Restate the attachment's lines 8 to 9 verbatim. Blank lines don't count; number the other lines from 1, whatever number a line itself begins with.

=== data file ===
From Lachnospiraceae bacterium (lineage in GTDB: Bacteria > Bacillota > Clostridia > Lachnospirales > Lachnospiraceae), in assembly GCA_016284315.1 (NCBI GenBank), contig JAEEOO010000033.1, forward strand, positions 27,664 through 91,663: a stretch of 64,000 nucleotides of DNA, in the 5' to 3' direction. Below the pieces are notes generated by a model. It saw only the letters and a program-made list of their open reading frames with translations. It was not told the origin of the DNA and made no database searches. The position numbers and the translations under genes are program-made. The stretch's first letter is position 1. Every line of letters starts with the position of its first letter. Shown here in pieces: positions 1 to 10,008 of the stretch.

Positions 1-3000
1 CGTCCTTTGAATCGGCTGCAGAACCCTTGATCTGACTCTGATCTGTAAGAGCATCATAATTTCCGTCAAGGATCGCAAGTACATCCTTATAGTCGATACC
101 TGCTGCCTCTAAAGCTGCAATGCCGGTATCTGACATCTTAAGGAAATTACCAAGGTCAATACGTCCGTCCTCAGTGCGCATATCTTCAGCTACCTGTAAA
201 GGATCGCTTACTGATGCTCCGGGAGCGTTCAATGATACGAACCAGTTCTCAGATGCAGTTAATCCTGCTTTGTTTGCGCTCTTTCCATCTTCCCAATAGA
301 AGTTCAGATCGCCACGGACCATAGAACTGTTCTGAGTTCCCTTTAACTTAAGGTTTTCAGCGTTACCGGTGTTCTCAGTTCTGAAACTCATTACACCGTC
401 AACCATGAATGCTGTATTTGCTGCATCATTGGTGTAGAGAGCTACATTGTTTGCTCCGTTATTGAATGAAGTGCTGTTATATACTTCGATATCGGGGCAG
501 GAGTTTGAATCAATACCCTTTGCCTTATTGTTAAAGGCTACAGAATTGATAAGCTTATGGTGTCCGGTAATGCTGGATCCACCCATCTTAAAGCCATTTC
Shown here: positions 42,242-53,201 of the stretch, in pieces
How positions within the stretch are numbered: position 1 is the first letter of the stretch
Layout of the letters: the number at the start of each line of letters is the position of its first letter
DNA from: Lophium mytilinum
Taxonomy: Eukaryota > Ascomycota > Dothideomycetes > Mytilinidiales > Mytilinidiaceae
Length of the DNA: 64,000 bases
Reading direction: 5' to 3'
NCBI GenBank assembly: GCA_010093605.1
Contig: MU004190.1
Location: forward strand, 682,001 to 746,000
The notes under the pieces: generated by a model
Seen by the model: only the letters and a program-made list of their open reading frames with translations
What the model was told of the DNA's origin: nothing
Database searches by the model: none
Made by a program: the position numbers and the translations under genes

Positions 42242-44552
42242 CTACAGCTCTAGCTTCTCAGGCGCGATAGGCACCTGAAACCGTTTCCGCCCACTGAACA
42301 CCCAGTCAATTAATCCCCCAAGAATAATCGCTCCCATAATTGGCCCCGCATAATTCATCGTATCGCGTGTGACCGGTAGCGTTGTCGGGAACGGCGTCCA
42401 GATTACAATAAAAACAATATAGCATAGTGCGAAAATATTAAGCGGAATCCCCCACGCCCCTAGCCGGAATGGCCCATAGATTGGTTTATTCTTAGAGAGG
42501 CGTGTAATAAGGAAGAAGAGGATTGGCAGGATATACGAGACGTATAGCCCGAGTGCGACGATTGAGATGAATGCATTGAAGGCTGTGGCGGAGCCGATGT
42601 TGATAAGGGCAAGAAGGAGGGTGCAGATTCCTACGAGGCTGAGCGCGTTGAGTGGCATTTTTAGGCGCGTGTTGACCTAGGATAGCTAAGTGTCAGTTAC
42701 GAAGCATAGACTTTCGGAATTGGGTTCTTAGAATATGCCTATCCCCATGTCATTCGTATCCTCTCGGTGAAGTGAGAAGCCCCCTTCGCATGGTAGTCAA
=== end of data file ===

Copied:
501 GAGTTTGAATCAATACCCTTTGCCTTATTGTTAAAGGCTACAGAATTGATAAGCTTATGGTGTCCGGTAATGCTGGATCCACCCATCTTAAAGCCATTTC
Shown here: positions 42,242-53,201 of the stretch, in pieces